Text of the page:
Parkinson’s disease (PD) and Amyotrophic Lateral Sclerosis (ALS) are two of the most common and devastating neurodegenerative diseases, affecting one in 50 Canadians over 65 years old. With Canada’s aging population, and without any current efficacious treatments for these diseases, it is imperative to develop new therapies.
A major roadblock to new drug development in neuroscience has been the limited access to human neurons from affected patients. Such limitation has now been addressed through the identification of specific factors allowing the transformation of skin or blood cells from any individual, into stem cells known as induced pluripotent stem cells (iPSCs). In appropriate culture conditions, these iPSCs can become different types of neurons, thus allowing diseases such as PD and ALS to be modeled, studied and interrogated in a dish.
The research team will harness the power of iPSCs to develop a first-in-kind drug discovery platform to identify new drugs against PD and ALS. In addition to cell lines derived from healthy individuals, they will generate 24 cell lines from both PD and ALS patients, including 12 derived from patients harboring sporadic diseases and 12 others involving known genetic mutations. To assess the effects of putative drugs on these neurons, three different disease-relevant assays will be developed for PD: synuclein propagation, mitochondrial turnover, and GBA1 activity and lysosomal function. Three more specific assays will also be developed for ALS: SOD1 uptake and propagation, TDP43 and FUS1 misfolding, and mitochondrial turnover. To further accelerate the development of new medications against these diseases, all cell lines and assay protocols will be put in the public domain for scientists to use them. Moreover, the proposed approach could also be easily applied to other neurological diseases such as multiple sclerosis, dementia and neuropsychiatric disorders.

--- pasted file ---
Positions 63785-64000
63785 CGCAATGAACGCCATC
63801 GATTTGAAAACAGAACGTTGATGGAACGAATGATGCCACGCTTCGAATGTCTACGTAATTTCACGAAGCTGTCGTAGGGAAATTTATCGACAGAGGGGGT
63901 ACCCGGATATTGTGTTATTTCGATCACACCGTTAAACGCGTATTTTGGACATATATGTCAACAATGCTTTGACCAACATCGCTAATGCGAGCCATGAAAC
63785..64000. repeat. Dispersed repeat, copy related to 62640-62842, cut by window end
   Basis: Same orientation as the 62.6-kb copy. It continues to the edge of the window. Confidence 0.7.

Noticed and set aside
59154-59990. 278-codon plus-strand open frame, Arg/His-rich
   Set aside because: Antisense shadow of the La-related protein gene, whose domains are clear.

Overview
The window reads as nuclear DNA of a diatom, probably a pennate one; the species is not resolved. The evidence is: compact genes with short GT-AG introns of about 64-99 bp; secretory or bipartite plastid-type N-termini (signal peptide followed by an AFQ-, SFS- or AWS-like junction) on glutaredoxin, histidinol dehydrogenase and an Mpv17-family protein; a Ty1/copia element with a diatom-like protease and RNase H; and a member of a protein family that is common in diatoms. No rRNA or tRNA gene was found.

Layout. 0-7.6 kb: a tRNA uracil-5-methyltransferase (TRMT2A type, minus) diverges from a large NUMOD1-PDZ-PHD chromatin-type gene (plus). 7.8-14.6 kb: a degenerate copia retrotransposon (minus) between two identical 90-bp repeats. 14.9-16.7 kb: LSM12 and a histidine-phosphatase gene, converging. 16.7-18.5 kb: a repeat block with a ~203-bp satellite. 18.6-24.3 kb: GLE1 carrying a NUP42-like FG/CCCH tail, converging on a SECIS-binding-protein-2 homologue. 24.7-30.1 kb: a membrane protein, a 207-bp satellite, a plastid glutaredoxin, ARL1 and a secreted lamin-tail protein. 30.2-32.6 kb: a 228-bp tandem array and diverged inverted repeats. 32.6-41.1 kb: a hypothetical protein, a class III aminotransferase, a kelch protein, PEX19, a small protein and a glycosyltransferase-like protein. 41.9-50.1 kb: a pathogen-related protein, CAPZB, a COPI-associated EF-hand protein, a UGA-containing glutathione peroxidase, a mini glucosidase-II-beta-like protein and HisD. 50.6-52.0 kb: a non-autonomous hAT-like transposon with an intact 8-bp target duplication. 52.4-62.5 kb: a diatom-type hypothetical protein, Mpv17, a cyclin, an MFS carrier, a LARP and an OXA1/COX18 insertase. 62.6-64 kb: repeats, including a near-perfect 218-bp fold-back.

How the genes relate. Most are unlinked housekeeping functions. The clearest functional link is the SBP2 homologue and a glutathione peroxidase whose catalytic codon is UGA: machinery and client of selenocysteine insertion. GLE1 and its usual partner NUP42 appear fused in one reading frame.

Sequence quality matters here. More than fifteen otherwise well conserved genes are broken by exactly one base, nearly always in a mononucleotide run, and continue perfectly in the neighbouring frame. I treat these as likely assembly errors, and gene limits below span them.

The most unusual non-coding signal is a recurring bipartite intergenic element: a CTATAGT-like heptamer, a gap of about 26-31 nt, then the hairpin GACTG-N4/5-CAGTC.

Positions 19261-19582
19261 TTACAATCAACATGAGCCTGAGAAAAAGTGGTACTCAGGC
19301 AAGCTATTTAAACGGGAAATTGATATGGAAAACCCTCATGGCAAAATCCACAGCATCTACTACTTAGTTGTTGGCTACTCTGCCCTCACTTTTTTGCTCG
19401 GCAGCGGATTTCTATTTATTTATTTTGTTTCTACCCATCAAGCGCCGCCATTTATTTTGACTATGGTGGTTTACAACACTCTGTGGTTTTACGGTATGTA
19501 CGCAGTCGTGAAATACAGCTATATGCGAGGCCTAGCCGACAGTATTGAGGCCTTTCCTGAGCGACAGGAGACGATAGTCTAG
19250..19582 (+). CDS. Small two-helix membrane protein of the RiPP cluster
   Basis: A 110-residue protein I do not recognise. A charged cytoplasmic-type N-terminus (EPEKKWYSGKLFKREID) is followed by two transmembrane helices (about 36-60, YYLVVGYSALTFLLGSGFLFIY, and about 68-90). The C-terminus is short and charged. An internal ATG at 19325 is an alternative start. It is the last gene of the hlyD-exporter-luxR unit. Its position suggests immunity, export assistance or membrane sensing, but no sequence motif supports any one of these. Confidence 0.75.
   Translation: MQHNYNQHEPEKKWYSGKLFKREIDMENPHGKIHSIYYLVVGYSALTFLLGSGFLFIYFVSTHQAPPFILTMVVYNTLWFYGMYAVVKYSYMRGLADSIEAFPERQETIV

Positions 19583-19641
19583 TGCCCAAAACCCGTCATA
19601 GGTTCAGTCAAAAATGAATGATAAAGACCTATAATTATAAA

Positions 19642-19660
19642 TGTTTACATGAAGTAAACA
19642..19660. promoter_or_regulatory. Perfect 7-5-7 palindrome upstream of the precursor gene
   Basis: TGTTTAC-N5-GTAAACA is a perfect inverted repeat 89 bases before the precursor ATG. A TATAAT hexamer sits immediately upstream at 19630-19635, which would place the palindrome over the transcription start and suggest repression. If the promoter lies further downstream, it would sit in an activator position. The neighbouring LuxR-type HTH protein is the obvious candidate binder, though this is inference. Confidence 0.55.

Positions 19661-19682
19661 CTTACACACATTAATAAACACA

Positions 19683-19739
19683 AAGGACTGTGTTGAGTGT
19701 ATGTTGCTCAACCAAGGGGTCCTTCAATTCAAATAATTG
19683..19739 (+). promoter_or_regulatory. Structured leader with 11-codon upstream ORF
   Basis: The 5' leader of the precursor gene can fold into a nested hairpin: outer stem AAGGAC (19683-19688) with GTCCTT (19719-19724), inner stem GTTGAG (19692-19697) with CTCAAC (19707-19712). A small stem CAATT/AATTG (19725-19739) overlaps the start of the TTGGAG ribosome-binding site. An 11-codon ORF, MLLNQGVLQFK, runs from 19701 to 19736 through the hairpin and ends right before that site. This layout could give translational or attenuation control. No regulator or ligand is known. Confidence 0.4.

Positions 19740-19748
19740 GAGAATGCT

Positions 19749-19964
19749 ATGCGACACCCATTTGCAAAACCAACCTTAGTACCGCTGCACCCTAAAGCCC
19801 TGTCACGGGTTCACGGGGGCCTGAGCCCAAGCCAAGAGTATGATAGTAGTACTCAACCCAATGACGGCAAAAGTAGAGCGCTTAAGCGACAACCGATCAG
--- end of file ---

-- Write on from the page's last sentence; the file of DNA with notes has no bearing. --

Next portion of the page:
Thomas Martin Durcan